The purpose of this study was to evaluate the mechanisms for improved exercise capacity after endurance exercise training (ET) in elderly patients with heart failure and preserved ejection fraction (HFPEF).
Exercise intolerance, measured objectively by reduced peak oxygen consumption (VO2), is the primary chronic symptom in HFPEF and is improved by ET. However, the mechanisms are unknown.
Forty stable, compensated HFPEF outpatients (mean age 69 ± 6 years) were examined at baseline and after 4 months of ET (n = 22) or attention control (n = 18). The VO2 and its determinants were assessed during rest and peak upright cycle exercise.
After ET, peak VO2 in those patients was higher than in control patients (16.3 ± 2.6 ml/kg/min vs. 13.1 ± 3.4 ml/kg/min; p = 0.002). That was associated with higher peak heart rate (139 ± 16 beats/min vs. 131 ± 20 beats/min; p = 0.03), but no difference in peak end-diastolic volume (77 ± 18 ml vs. 77 ± 17 ml; p = 0.51), stroke volume (48 ± 9 ml vs. 46 ± 9 ml; p = 0.83), or cardiac output (6.6 ± 1.3 l/min vs. 5.9 ± 1.5 l/min; p = 0.32). However, estimated peak arterial-venous oxygen difference was significantly higher in ET patients (19.8 ± 4.0 ml/dl vs. 17.3 ± 3.7 ml/dl; p = 0.03). The effect of ET on cardiac output was responsible for only 16% of the improvement in peak VO2.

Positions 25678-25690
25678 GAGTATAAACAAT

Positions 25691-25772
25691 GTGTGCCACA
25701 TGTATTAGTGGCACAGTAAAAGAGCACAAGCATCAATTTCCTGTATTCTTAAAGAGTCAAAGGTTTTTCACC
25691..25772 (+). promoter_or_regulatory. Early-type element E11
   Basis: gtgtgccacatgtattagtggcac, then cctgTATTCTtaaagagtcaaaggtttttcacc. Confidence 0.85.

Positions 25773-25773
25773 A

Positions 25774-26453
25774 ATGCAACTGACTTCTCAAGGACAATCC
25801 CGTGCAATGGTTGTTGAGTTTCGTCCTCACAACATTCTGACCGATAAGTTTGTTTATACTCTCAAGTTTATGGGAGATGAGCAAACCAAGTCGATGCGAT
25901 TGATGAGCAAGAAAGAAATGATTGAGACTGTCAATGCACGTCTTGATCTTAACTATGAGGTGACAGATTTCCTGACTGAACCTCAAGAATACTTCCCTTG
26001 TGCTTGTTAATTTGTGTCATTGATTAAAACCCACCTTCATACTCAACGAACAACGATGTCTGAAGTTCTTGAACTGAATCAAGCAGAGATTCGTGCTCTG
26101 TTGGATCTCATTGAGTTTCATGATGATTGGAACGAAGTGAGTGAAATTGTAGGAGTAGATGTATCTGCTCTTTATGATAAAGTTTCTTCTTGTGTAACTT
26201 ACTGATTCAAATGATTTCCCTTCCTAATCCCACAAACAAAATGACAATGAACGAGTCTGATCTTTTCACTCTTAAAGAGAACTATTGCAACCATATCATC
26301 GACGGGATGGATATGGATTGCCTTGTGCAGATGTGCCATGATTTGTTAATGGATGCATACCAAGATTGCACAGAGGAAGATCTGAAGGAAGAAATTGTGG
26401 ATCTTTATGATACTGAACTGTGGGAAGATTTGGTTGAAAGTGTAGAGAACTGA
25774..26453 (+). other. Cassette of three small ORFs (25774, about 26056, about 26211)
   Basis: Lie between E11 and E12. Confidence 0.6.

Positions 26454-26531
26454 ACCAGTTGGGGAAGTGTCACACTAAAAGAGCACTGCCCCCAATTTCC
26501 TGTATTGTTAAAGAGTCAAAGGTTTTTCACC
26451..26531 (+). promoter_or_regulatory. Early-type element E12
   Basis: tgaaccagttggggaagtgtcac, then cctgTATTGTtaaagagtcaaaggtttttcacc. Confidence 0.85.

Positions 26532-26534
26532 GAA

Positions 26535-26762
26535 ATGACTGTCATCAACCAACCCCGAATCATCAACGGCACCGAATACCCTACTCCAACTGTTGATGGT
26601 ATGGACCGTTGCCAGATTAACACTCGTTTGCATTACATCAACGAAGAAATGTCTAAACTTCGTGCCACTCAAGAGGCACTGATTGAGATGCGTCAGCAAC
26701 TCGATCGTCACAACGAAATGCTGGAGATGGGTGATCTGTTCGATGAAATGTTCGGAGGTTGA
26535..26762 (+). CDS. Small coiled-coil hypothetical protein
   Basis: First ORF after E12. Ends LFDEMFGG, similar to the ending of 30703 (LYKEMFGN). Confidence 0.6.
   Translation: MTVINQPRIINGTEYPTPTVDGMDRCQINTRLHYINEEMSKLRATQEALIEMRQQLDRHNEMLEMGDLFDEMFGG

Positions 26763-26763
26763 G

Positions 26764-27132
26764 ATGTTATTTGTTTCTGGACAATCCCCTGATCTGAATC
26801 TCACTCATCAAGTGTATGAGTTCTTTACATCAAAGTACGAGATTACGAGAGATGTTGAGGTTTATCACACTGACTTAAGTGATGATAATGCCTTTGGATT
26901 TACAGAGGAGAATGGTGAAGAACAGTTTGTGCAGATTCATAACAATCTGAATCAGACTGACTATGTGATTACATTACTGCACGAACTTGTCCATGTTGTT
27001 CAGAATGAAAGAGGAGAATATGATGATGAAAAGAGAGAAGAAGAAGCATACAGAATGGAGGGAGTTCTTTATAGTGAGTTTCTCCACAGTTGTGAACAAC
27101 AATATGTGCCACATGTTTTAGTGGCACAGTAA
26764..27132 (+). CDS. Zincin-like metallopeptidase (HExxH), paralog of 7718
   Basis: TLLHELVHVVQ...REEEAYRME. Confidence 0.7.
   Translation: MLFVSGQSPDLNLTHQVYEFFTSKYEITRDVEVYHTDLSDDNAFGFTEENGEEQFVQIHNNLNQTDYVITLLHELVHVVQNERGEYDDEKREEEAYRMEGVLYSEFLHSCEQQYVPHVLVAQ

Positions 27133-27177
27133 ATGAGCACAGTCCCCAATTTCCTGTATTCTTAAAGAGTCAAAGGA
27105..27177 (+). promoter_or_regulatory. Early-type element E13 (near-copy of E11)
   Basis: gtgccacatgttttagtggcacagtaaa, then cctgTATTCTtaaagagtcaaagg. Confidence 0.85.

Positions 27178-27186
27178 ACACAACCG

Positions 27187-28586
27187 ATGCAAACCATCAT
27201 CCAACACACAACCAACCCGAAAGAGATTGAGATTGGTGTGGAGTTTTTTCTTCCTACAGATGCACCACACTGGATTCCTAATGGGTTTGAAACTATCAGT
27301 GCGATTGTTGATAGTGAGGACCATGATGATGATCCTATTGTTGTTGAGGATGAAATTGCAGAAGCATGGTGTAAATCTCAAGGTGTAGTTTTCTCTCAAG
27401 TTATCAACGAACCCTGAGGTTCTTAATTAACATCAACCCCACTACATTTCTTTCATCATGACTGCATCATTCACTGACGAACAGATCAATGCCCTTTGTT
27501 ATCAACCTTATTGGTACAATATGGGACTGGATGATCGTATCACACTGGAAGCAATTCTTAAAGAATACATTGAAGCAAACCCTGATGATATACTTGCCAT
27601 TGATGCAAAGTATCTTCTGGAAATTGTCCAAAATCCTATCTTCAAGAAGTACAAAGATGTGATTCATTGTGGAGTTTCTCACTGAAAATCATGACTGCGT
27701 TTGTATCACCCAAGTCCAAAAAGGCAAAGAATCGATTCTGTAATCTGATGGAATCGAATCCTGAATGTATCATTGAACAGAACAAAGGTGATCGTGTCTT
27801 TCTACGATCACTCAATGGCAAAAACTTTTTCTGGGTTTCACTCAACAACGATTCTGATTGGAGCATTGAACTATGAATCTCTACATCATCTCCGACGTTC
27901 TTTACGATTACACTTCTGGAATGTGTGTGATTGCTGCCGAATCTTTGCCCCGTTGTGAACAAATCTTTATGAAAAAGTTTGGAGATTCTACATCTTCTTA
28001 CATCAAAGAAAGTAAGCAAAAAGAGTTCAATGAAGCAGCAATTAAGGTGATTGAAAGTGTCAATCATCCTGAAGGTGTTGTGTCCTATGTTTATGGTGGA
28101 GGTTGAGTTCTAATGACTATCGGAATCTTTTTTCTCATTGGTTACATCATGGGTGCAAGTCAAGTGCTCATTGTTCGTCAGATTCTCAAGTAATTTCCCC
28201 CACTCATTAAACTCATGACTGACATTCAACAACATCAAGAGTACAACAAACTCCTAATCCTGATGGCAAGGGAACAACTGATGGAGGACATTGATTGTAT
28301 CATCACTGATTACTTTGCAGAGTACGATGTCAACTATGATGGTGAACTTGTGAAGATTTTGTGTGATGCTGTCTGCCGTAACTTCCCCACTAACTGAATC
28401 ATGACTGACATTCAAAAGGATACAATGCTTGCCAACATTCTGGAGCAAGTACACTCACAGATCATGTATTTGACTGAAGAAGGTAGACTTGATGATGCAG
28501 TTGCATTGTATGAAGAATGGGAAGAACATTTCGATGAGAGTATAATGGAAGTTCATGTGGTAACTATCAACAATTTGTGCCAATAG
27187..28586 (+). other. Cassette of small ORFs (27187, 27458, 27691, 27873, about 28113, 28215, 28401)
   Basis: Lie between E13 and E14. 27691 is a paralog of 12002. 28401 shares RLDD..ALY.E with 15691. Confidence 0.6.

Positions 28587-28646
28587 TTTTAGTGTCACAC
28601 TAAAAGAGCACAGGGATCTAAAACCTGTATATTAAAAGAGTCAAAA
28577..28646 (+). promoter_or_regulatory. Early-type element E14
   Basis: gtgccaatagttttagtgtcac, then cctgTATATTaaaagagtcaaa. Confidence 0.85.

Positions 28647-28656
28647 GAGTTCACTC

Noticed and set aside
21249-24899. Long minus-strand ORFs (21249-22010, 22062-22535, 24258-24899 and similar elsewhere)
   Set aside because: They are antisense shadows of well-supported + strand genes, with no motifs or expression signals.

In elderly stable compensated HFPEF patients, peak arterial-venous oxygen difference was higher after ET and was the primary contributor to improved peak VO2. This finding suggests that peripheral mechanisms (improved microvascular and/or skeletal muscle function) contribute to the improved exercise capacity after ET in HFPEF. (Prospective Aerobic Reconditioning Intervention Study [PARIS]; NCT01113840)